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raidermatt
02-14-2007, 11:34 AM
I actually heard about this on the Dis podcast. Pete's theory, which makes sense to me, is the guy is just hoping Disney will authenticate the drawing. That would make it extremely valuable, of course.


http://www.myfoxtampabay.com/myfox/pages/News/Detail?contentId=2333802&version=2&locale=EN-US&layoutCode=TSTY&pageId=3.2.1


Local man sues Disney for $50-million

Last Edited: Friday, 09 Feb 2007, 7:35 PM EST
Created: Friday, 09 Feb 2007, 6:37 PM EST

CLEARWATER - Walt Disney sailed into fame and fortune with Steamboat Willie featuring Mickey Mouse.

Clearwater resident Steven Stein thinks he has Disney's original drawing of the famous character.

"Nobody else would have done anything this big of this character in the 1920's except Walt Disney," Stein claimed.

Stein says he paid a New York City thrift store $3 for the drawing in 1984, and he says he's spent many years and many dollars authenticating the artwork.

"I've had the ink test-dated. I've had the paper test-dated. The ink tests to the mid 1920's," he said.

That date would be after Disney created a character called Oswald the Rabbit, lost the rights to that creature, and came up with another one.

If the drawing Stein has does turn out to be Disney's first rendition of the Mickey character, his name was not yet Mickey; it was Mortimer. Disney's wife thought Mortimer Mouse was far too serious a name.

Stein claims the Disney Corporation has refused to even look at his drawing since he approached them in 1989.

"I've asked them many times to either see it, tell me why they don't think it is what it is, answer my evidence," he said.

Now Stein is taking Disney to court.

"I'm suing them for $50-million, the copyright on Mickey Mouse, and the right to tell the Walt Disney story," said Stein.

Stein believes somebody must have a copy of an old newsreel showing his drawing over the shoulder of a very young Walt Disney.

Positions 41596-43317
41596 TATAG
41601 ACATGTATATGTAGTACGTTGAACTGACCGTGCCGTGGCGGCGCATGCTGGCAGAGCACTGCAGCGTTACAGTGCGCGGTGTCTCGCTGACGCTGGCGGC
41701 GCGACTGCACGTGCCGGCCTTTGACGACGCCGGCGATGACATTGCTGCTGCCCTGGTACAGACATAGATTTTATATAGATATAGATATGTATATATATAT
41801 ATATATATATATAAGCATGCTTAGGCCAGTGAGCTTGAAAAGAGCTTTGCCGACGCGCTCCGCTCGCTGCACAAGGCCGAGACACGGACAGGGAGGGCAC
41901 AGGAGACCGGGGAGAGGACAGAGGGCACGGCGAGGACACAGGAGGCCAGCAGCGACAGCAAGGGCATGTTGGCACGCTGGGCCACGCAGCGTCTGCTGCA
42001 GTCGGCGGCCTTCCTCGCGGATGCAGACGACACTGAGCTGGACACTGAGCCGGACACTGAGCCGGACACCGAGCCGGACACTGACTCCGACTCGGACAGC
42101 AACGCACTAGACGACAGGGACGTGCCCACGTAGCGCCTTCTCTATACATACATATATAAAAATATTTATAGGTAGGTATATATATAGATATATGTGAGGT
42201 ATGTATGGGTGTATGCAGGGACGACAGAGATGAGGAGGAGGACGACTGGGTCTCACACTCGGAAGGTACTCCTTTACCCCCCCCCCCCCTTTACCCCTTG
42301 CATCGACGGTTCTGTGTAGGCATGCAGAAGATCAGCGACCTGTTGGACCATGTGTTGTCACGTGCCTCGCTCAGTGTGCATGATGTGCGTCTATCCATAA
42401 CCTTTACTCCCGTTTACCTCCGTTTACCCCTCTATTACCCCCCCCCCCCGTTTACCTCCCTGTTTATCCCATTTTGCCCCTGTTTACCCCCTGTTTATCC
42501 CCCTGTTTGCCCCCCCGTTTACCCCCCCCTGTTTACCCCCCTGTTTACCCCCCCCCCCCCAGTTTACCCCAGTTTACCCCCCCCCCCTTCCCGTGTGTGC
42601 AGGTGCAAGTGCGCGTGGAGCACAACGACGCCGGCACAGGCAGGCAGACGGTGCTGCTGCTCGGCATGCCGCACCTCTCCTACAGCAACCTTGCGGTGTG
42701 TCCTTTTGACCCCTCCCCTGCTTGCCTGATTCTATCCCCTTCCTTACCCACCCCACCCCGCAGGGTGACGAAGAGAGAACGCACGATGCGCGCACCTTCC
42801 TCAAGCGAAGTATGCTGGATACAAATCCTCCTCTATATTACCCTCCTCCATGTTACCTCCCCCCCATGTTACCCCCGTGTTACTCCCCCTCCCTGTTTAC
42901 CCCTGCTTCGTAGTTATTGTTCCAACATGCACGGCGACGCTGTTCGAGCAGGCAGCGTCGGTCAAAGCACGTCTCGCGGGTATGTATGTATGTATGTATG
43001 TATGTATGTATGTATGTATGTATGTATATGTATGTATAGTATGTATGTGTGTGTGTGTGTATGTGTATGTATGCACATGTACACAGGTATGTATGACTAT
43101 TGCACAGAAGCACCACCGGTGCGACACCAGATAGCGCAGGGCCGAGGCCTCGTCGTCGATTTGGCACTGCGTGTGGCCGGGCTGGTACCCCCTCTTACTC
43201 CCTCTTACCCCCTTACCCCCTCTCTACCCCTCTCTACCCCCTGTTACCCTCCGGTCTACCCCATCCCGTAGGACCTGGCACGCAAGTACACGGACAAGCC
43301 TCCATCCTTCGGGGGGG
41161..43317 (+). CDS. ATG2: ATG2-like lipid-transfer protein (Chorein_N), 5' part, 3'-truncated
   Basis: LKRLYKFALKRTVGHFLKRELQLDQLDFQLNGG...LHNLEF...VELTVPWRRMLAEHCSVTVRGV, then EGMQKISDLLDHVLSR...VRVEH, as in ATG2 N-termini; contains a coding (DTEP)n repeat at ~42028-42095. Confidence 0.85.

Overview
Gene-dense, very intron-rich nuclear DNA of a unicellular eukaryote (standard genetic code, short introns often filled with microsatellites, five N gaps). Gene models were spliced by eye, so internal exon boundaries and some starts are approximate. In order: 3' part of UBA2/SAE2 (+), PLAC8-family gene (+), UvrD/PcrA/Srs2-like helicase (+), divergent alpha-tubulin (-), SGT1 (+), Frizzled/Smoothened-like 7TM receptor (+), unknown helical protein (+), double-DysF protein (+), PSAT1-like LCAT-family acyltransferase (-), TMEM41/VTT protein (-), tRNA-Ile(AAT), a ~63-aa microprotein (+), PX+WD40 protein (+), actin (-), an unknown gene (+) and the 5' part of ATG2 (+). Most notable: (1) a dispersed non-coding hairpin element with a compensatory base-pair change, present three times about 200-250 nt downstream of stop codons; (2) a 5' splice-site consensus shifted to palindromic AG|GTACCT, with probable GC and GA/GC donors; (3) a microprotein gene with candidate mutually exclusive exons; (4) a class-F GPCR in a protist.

Perhaps his lawsuit will flush that film out, and prove he possesses one very valuable mouse.

Stein also claims there are markings on the back of his drawing in the handwriting of Walt Disney.

FOX 13 contacted the Walt Disney Corporation for comment on this story, but a spokesman has yet to issue a statement.

2Xited4Disney
02-14-2007, 02:26 PM
I plan on Suing Disney for 750 Million Dollars because I thought they should have bought Pixar 5 years ago rather than last year. I thought of it first so I deserve the money. But essentially I hope the suit proves that I am smarter because I thought of it first

EUROPACL
02-14-2007, 03:38 PM
I plan on Suing Disney for 750 Million Dollars because I thought they should have bought Pixar 5 years ago rather than last year. I thought of it first so I deserve the money. But essentially I hope the suit proves that I am smarter because I thought of it first

Heck it would have been even cheaper if they never fired all of those people in the first place so that years later they could buy them all back for a ton of money.

manning
02-14-2007, 05:21 PM
I'm suing Disney because.......well just because.:rolleyes1 :rolleyes1

raidermatt
02-14-2007, 05:50 PM
The analogy put forth on the podcast was sueing the CocaCola company because you found a really old bottle of coke.

I think I get what the guy is trying to accomplish, and for that I don't really blame him, its just that its a gross misuse of the legal system.